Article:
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Category: My Life

It’s that time of year…

…when the world falls in love.

Oh, wait.  That’s not where I meant to go with that.

my sweet restrung Christmas evergreen

It’s that time of year when I celebrate the birth of Jesus Christ, decorate with evergreens and lights, consume delicious treats, (travel to) visit with family, and prepare for a trip to Mayo Clinic.

You know… ’cause it’s December.

And that’s how we do.

I pray this little blurb finds you healthy and happy and enjoying the holiday season.  Thank you for your love and support.


Details to come.

Mayo Clinic 2011, Day 6

Written Thursday, January 20, 2011.

Today was the big day…

My Ninth & Tenth Appointments

January 20, 2011 @ 10:00 am & 10:30 am

Mayo Clinic Hospital 1st Floor 1 West

Radiology MR

Rad MR Brain & Rad MR Venogram Head

Before my 2009 MRI, a twitter friend suggested I wear my coziest, warmest, metal-free clothes to the MRI.  She sure knew what she was talking about.  Today I wanted to do the same, so I planned every detail of my outfit to work with the MRI… except the pants.  The only cozy pants I brought on the trip have zippers at the feet and would have to be removed during the MRI.

Not good.

So, my mother-in-law and I left Mesa early enough to stop by Walmart so I could buy a pair of yoga pants to wear.  The rest of the drive was a breeze, and we arrived early enough to allow me time to change in the hospital lobby’s handicap restroom, and make our way across the lobby to the waiting room with time to spare.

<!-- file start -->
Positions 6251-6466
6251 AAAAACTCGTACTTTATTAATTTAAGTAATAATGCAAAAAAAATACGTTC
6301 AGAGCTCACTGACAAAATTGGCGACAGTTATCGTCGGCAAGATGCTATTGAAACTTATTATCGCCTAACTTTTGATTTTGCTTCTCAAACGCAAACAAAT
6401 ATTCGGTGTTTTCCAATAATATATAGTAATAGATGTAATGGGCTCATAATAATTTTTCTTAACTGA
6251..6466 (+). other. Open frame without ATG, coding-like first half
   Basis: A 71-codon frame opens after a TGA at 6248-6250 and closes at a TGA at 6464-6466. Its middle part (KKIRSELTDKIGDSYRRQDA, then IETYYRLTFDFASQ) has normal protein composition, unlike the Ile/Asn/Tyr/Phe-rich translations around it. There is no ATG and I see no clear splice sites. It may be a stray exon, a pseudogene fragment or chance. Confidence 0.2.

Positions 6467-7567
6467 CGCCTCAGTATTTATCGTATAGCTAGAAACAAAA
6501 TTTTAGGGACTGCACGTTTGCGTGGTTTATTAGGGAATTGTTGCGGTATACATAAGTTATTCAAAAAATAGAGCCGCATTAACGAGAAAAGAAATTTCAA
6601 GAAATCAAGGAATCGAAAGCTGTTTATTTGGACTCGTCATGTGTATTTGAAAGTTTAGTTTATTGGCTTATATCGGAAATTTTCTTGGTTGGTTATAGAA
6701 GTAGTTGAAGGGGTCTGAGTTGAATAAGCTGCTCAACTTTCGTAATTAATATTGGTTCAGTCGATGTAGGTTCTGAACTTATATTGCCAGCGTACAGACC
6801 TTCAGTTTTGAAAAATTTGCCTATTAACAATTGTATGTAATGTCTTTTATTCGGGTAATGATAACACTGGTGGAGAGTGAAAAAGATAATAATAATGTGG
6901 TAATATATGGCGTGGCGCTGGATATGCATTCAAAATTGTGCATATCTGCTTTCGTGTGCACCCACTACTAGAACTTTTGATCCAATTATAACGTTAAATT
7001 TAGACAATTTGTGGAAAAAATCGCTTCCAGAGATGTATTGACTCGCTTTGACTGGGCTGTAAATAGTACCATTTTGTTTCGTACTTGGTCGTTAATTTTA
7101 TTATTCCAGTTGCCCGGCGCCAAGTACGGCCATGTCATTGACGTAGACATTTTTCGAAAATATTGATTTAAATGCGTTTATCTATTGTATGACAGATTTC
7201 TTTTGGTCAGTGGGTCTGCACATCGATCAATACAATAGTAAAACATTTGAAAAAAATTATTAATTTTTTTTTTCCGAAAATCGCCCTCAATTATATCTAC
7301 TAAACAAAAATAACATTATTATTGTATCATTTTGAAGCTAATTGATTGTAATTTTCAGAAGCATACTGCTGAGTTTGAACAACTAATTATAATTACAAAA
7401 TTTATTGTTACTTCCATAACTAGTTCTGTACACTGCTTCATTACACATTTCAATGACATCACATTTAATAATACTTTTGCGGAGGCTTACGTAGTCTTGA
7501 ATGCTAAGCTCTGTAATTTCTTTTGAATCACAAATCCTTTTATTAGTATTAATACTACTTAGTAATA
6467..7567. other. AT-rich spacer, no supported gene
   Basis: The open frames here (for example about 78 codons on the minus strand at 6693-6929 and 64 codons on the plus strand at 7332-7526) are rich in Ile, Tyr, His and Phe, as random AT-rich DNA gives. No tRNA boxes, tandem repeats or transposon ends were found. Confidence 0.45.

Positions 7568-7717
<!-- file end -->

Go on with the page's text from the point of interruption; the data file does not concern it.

The room was packed.  Like a coin-operated washer in college housing.  Way. Too. Full.  And, as I walked to the check in desk I decided I rather wait in the lobby than endure that sort of unnecessary closeness with so many complete strangers.  But, after checking in and being told the radiology wing was running at least 45 minutes late, I turned around to find my mother-in-law had actually found a seat for each of us, and the bulk of the patients had apparently been called to their appointment.  The room was half empty.

And there was a large fish tank in the middle of the room.  How did I miss that?

I have a fairly short attention span.  To mitigate impatience and disinterest, I typically carry a notepad with grid paper, a red felt tip pen, a book, and my iPhone.  Today these items came in especially helpful with my extended wait.  I may not be a Boy Scout, but I know it pays to be prepared.

And it pays to have a fish tank.

About fifteen minutes into our wait a pair of Mayo folks came into the waiting room, climbed a ladder, and began feeding the eels in the fish tank.  Fascinating, I tell you.  Fascinating.  They also fed the fish, but it wasn’t half as interesting as the methods they used to feed the eels (even the shy guy that liked to hide at the bottom of the tank).